Brexit deal will give fresh impetus to efforts to restore Stormont, says Brokenshire
The UK is committed to following through on its Brexit commitments, the Northern Ireland Secretary has said.
James Brokenshire said the Government wanted to secure a withdrawal agreement with legal effect.
He said clear assurances were set out in Friday's joint deal.
"Yes of course this is caveated on the basis of nothing is agreed until everything is agreed," he said.
"But actually, the joint commitments, we want them reflected into the withdrawal agreement, we want to secure the agreement that gives the legal effect to all of this.
"But no one should be in any doubt at all as to our commitment to following this through, reflecting the terms of the joint report, that is what we want to see, that actually gives us that agreement with our European partners as we leave the European Union. I think this sets out clear commitments within this joint report that we want now to see advanced and given effect to."
Dublin has expressed concern that Brexit Secretary David Davis insisted the last minute deal on Friday to allow trade talks to start was "a statement of intent" rather than legally enforceable.
The Irish Government branded the view "bizarre" and insisted that an agreement the UK will have "full alignment" with the EU on issues that impact on Northern Ireland was "binding".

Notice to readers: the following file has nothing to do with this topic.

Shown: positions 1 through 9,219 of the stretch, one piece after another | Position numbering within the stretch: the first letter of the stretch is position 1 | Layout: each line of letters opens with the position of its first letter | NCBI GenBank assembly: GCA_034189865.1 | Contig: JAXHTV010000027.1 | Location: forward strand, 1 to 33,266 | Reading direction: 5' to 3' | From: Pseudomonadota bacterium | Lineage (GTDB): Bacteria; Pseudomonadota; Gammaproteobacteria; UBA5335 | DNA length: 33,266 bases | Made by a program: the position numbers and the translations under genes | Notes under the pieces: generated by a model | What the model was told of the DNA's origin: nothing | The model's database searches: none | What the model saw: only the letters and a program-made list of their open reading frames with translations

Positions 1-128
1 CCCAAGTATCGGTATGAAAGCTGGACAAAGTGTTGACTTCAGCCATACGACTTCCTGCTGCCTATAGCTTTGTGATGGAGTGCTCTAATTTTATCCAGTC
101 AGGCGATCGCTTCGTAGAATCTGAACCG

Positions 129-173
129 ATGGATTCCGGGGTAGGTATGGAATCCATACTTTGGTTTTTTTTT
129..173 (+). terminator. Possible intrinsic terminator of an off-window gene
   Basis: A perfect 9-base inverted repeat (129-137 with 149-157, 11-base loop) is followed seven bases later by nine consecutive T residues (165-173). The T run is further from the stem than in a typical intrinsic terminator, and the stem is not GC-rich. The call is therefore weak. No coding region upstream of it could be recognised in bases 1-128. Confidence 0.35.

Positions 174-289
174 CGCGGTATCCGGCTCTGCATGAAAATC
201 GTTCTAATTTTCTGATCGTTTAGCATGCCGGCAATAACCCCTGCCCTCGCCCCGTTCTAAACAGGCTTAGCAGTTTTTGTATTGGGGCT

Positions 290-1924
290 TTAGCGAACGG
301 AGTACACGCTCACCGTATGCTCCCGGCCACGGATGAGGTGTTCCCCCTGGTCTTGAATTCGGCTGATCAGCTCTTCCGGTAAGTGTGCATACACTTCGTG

Mr Brokenshire said Friday was a clear statement as to how this issue will be addressed in the second phase of the negotiations.
"I don't think anyone should question or doubt the commitment of the UK Government to taking this forward, as shown in the joint report, getting that resolution, getting that agreement, and seeing that we are addressing in detail issues in relation to the border between Northern Ireland and Ireland."
He claimed it should give "renewed impetus" to efforts to restore power-sharing in Northern Ireland. "We want to see the Northern Ireland Executive back up and running, in place to play that active part and be that voice for people in Northern Ireland, amplifying and in addition to the work that the UK Government will advance into that second phase."
He said they had been working very closely with the Northern Ireland Civil Service to map out the issues.
"That has provided us with a good basis to approach this second phase of the negotiations.
"But I hope actually this should give renewed impetus to seeing the restoration of devolved government, it is what needs to happen, not simply for Brexit but for so many other things," he added.